Mary Laschinger has been in the supply chain industry since age 21, with names like Kimberly-Clark and James River Corporation lining her resume. She jumped into opportunities to learn different facets of these businesses. Following that, Laschinger spent over 20 years at working at paper distribution enterprise International Paper Company, climbing through the ranks to eventually become president of their European division.
Now, Laschinger is the only female CEO of an Atlanta-headquartered Fortune 500 company. Veritiv is valued at more than $8 billion, making it one of the largest packaging and distribution companies in the country.
The company’s path was unique, too. In 2014, within a 24-hour period, the International Paper Company spun off its distribution business called xpedx, and then xpedx merged with its largest competitor Unisource Worldwide to create a new company called Veritiv, and went public. “On the first day, we spun out and merged, had an IPO and took it public on the New York Stock Exchange,” says Laschinger.
Now the B2B packaging distributor is growing into the third phase of the initial goals they set — to scale product. Here, Laschinger shares more about Veritiv’s current core products, how she built the company’s work culture from the ground up after the merger, and her essential advice as a leader.
How did your career background lead you to become CEO of Veritiv?
I think one of the biggest learning experiences I had was when I spent some time in Europe, almost five years there, where I ran the entire region for the International Paper Company.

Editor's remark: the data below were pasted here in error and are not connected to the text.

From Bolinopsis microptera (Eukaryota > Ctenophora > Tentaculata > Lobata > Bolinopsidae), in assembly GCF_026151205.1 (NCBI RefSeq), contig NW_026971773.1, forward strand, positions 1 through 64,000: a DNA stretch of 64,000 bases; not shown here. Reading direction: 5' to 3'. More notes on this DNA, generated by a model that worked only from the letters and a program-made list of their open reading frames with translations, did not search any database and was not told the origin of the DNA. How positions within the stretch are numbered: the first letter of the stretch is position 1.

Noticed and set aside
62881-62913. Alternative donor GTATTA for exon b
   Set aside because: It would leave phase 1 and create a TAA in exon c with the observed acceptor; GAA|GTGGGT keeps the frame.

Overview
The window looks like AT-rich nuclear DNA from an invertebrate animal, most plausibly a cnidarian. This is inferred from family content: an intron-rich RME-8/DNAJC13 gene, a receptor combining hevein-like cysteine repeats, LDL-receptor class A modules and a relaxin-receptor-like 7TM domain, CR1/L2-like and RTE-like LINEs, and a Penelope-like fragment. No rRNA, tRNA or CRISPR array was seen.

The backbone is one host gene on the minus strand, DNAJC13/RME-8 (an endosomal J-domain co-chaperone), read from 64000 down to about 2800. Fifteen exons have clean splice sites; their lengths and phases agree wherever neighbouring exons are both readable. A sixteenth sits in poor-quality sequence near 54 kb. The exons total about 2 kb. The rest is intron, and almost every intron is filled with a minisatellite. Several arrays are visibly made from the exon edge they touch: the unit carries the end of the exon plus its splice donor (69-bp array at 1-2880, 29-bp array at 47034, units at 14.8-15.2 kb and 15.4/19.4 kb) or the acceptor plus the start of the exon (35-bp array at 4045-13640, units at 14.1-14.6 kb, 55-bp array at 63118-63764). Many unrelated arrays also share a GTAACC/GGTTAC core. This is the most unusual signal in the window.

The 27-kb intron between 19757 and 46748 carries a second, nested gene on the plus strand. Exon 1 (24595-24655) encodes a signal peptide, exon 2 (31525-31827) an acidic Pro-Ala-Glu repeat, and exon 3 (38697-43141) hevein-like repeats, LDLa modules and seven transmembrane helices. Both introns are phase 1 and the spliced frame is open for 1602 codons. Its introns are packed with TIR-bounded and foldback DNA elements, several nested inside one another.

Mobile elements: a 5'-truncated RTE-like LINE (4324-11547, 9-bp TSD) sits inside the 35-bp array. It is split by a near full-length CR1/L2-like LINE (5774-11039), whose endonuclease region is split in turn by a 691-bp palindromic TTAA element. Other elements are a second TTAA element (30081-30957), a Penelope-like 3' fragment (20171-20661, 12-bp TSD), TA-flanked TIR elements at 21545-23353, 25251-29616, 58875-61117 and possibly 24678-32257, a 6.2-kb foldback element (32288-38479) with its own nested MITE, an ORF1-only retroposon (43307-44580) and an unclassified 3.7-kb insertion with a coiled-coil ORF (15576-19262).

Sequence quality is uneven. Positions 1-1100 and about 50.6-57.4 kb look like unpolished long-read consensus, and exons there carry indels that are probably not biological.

After I came back from Europe with International Paper, they asked me to run their distribution business. It was about a $6 billion business. I became the president of that company for International Paper. In the first couple of years, we made a decision to spin that company out on its own. We then merged it with a private equity company. We did a spin, a merge, an IPO, and took the company public all in one day in 2014. Then I became chairman and CEO of what is now known as Veritiv.
What’s Veritiv’s core product at this time?
Our real growth engine for the company is packaging — it’s the future of the company. We like to think of ourselves as a total packaging solutions company. We design packaging, we source those materials, we deliver those packaging needs to our customers, where they, oftentimes, will put the products in those packages and then, maybe, put it inside another package to ship it. We like to think of ourselves as a solutions-based company more than just products. In fact, that’s where we’re moving the company. Packaging is a great example of where we do that, and do that very well.
One of the current demands is environmentally-sound products — a lot of our fiber-based packaging is renewable. It comes from renewable resources and is recyclable. We’re always looking for ways to become more environmentally-sound and safer, as well as supporting recyclability, as well as renewable resources.
You call Veritiv a $9 billion startup company since you merged two separate companies and started the hierarchy from scratch at Veritiv. How did you approach this?
When we became Veritiv, neither company was a public company, so we had to build up a public-company infrastructure and capabilities. We had to hire a whole new board of directors. We had to launch all new employee systems, for example. We had to make sure we could pay our people on the first day.